Ford Lump Sum Pension Payment

This week, Ford Motor Co. announced they will be offering a voluntary lump-sum defined benefit pension plan payment to about 90,000 US salaried retirees and former employees.  Ford did not provide detail on the payout amounts or formula.  The plan will be rolled out in stages starting July 1 and they have already begun notifying eligible retirees.  We have a number of clients who this will impact.  Once the details are released, we plan to consult with our retired Ford clients regarding objectives, cash needs, life expectancy and other factors to determine on a case by case basis whether the lump sum option makes sense for them.  Watch our blog and Sigma Summaries newsletter for more information on how to evaluate your options, and as always do not hesitate to contact your portfolio manager with questions.

Please feel free to share this information with anyone who is eligible for this offer.
Ford said the following in their quarterly earnings release –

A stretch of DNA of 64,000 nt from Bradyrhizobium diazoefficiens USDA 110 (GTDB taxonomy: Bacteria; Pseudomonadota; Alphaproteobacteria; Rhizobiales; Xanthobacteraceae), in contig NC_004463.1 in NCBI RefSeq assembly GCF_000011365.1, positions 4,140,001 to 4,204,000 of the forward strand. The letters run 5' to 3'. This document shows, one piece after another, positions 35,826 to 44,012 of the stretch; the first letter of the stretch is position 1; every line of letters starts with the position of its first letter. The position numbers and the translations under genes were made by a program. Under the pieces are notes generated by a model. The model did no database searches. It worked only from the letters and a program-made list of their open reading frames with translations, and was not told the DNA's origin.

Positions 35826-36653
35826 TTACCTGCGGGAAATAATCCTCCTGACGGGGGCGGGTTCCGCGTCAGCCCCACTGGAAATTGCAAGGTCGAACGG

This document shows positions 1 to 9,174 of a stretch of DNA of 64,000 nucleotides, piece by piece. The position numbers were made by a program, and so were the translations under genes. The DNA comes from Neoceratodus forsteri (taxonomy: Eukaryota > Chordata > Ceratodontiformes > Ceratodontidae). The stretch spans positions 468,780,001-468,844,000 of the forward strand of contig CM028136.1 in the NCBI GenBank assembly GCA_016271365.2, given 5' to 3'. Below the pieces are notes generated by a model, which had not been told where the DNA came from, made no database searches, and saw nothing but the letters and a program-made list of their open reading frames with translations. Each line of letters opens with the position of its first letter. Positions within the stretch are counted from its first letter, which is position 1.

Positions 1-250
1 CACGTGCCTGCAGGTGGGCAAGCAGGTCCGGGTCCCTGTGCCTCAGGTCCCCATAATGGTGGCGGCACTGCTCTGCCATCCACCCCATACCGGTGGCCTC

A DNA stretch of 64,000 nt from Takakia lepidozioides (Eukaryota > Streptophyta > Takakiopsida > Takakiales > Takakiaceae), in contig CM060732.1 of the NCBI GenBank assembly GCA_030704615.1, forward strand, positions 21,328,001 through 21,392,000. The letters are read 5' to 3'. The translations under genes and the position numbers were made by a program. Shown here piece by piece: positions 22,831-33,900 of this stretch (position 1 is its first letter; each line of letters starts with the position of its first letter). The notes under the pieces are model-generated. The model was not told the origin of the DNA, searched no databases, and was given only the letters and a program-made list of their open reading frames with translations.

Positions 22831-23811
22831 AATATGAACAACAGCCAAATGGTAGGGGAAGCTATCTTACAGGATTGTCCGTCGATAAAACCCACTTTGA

As part of the company’s long-term strategy to de-risk its global funded pension plans, Ford announced today that it will offer to about 90,000 eligible U.S. salaried retirees and U.S. salaried former employees the option to receive a voluntary lump-sum pension payment. If an individual elects to receive the lump sum payment, the company’s pension obligation to the individual will be settled. This is the first time a program of this type and magnitude has been offered by a U.S. company for ongoing pension plans. Payouts will start later this year and will be funded from existing pension plan assets. This is in addition to the lump-sum pension payout option available to U.S. salaried future retirees as of July 1, 2012. “Continuing to improve the underlying strength of our balance sheet remains a fundamental part of financing the One Ford plan,” said Bob Shanks, Ford executive vice president and chief financial officer. “Providing the option of a lump-sum payment to current salaried U.S. retirees and former employees will reduce our pension obligations and balance sheet volatility.”